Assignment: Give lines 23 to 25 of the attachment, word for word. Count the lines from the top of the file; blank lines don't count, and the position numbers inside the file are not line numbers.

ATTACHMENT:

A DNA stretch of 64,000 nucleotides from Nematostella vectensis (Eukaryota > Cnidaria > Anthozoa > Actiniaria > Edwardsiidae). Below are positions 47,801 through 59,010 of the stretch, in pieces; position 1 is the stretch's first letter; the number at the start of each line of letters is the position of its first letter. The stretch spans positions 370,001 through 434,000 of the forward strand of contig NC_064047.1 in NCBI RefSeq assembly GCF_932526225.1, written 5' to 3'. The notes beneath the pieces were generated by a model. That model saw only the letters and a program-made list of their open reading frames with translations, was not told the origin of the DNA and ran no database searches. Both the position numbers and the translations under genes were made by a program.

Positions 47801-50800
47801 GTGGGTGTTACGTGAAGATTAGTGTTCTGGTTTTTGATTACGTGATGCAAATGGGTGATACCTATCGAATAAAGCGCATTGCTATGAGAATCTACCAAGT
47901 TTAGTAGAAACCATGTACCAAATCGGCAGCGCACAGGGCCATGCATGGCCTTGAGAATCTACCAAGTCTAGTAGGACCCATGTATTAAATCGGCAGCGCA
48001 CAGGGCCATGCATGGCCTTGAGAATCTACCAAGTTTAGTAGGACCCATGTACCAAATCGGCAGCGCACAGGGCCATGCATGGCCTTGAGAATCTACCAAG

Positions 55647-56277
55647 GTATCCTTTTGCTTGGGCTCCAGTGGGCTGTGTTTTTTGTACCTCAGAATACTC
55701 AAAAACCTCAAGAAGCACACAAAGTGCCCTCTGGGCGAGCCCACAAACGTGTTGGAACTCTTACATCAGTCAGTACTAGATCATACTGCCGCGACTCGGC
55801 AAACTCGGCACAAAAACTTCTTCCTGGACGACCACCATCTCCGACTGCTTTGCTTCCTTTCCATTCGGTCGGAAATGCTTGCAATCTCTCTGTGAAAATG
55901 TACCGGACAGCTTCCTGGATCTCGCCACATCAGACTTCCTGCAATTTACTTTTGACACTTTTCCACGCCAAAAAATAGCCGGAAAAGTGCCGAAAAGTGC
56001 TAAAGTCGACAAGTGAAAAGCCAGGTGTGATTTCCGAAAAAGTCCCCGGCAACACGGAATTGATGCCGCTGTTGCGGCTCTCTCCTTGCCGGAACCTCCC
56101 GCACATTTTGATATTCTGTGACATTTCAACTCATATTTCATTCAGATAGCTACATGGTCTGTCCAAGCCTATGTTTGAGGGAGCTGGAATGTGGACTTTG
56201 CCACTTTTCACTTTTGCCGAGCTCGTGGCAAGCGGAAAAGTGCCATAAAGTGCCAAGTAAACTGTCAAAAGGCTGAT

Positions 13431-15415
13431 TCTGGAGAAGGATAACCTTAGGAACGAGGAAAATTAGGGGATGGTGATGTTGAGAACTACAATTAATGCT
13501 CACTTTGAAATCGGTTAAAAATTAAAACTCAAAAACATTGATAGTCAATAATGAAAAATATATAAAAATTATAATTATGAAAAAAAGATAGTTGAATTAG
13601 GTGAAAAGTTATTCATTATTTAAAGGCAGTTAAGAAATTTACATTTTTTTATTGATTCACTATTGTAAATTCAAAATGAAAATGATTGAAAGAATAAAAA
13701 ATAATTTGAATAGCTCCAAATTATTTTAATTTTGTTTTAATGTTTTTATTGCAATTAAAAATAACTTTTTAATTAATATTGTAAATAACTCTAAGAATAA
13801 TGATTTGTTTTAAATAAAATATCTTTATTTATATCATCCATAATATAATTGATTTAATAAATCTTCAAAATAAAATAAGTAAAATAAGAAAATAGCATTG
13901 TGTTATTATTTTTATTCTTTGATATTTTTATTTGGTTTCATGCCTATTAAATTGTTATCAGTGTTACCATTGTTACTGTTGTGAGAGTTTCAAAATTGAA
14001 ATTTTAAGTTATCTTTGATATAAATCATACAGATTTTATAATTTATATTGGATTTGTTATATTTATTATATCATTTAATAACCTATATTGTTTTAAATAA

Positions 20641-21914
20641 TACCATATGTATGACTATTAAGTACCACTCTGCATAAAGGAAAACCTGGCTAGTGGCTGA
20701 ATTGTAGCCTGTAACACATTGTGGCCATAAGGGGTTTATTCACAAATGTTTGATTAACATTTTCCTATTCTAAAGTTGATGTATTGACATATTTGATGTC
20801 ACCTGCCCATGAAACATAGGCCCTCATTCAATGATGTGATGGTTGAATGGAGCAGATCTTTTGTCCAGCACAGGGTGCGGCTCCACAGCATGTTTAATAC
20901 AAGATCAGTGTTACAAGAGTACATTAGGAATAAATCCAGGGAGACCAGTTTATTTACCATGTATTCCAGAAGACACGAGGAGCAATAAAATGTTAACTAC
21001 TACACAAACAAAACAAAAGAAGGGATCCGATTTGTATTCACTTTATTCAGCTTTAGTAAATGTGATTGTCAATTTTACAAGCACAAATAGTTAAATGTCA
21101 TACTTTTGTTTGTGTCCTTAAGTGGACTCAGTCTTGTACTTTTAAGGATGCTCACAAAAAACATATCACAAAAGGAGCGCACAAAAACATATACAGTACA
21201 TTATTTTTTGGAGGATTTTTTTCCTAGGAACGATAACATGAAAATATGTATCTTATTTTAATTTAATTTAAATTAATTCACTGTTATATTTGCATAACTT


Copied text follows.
20641 TACCATATGTATGACTATTAAGTACCACTCTGCATAAAGGAAAACCTGGCTAGTGGCTGA
20701 ATTGTAGCCTGTAACACATTGTGGCCATAAGGGGTTTATTCACAAATGTTTGATTAACATTTTCCTATTCTAAAGTTGATGTATTGACATATTTGATGTC
20801 ACCTGCCCATGAAACATAGGCCCTCATTCAATGATGTGATGGTTGAATGGAGCAGATCTTTTGTCCAGCACAGGGTGCGGCTCCACAGCATGTTTAATAC